Opinion: In ‘Till The Last Ballot Is Cast

Monica Schmitt
8 min read
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It was a hot May afternoon as my friend Jonny and I drove west towards the Albuquerque Convention Center. My beat-up 2001 Toyota Corolla hummed loudly while blasting cold air out of dusty vents. I couldn’t believe that Bernie Sanders was coming to our Southwest town. Seeing as only a portion of Americans realize that New Mexico is part of the states, I’m conditioned to the location being overlooked. Nonetheless, it was really happening. We turned slowly onto 2nd Street which was already lined with cars waiting to turn into the parking lot even though the time read 4:07pm, roughly three hours before Bernie’s speech was expected to begin. The parking lot prices were all raised temporarily to $10 (damn supply and demand) but after three loops around the block we were graced by a free curbside space just a short walk away.

I had never seen so many young people at once. Not even at Warped Tour. Thousands of twenty-somethings decked out in Bernie Sanders paraphernalia snaked around the building and out of sight. I expected the rally to be packed but not this far in advance. Booths selling t-shirts and buttons were lined along the fence and young political activists handed out voting information and pamphlets.

Shorter lines formed at the Convention Center doors and supporters trickled through metal detectors before arriving in the massive and well air-conditioned venue. Right before it was our turn to enter, Jonny’s vaper—an attempt to satisfy the craving for a cigarette while indoors—stopped working. As a non-smoker, it was fascinating to see his desperate attempts to remedy the situation. Gotta get that fix. We had a long way to go before the speech would commence so the broken vaper was a nice distraction and project to pass the time. Taken apart, the tiny mechanism’s wires and circuit board looked potentially suspicious. I waved off the concern, determined to help my tobacco-dependent friend but Jonny seemed rather paranoid about looking like a terrorist.

"Ow, shit!" he grimaced and held onto his finger and the broken device, now with a disconnected wire. There was no fixing this thing and we both knew it. Finally defeated, he jammed one broken side into the other only to create a tiny spark and puff of smoke. He looked at me with wide eyes and sweaty palms. Not helping his case.

"Just go to the bathroom and throw it away," I suggested.

"That will look so suspicious! Discarding this in a trashcan..?" He was beginning to panic. Eventually, not wanting to be associated with the device, he wedged his way through the sea of humans to flush it down the toilet. Didn’t want to start a trashcan fire.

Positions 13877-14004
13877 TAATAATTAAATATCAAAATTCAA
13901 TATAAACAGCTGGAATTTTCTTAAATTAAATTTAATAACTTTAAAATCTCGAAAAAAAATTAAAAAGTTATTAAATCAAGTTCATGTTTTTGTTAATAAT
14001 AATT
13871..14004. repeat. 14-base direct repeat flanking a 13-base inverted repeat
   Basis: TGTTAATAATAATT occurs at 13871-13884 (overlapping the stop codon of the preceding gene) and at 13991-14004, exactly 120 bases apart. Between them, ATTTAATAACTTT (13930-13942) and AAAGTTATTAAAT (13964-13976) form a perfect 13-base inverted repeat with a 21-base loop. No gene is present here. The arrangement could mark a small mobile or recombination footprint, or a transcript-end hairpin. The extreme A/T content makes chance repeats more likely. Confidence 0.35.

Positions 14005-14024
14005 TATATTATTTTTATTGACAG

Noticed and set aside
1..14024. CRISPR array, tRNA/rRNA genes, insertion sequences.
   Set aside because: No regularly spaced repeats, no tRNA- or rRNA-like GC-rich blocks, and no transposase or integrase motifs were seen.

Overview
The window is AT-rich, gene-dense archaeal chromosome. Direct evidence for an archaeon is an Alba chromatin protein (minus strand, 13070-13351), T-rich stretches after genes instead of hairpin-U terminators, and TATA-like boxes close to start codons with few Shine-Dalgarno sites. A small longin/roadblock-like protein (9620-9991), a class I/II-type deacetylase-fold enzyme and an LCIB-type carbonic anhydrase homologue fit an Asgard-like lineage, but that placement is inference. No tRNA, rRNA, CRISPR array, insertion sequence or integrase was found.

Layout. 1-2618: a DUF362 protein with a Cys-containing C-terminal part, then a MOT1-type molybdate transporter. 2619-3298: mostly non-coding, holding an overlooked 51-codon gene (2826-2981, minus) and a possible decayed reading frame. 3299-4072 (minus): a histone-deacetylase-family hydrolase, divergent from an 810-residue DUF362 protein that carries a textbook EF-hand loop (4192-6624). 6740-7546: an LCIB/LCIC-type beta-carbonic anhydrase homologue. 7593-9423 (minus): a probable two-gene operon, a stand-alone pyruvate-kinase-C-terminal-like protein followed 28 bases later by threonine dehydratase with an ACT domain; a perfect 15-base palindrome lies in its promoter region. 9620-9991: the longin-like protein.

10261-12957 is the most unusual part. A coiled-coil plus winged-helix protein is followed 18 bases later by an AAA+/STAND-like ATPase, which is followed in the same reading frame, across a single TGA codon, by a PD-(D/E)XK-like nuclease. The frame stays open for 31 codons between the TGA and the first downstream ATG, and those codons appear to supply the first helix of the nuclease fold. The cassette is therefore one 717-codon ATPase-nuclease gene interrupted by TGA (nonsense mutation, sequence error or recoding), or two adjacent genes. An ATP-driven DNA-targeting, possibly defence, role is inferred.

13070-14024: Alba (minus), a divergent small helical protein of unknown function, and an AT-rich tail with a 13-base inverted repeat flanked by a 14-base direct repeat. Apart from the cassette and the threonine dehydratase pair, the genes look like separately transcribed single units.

As the venue filled the temperature rose and personal bubbles significantly reduced in size. I got used to knocking elbows with everyone in my general vicinity and had to make a conscious effort not to step on the one-year-old putting together a virtual puzzle on some handheld device sitting on the dirty floor directly behind me. Groups of people cheered intermittently for no discernible reason other than sheer excitement, falsely elevating the hopes of thousands that Bernie was arriving and perhaps the rest of us just couldn’t see him from our vantage point. I guess sporadic outbursts are bound to happen when a multitude of strangers are squashed together like sardines for hours. I felt like everyone was going a little crazy, myself included. Shifting my weight from one foot to the other was about as much movement as I could manage.

A little before 6pm, a Native American tribe took the stage giving the audience an actual reason to cheer and instilling some hope in us that the speech would start soon thereafter. After a ten minute performance of sacred dances and songs, the tribe members left and everyone craned their necks to see if Bernie was behind them. He wasn’t. Five minutes passed, then ten, then twenty. The group to my left decided to sit on the floor. A middle-aged woman with a purple lei and giant corduroy vest to my right started singing along, head-banging and fist-pumping to a Tracy Chapman song that blared over staticy loudspeakers.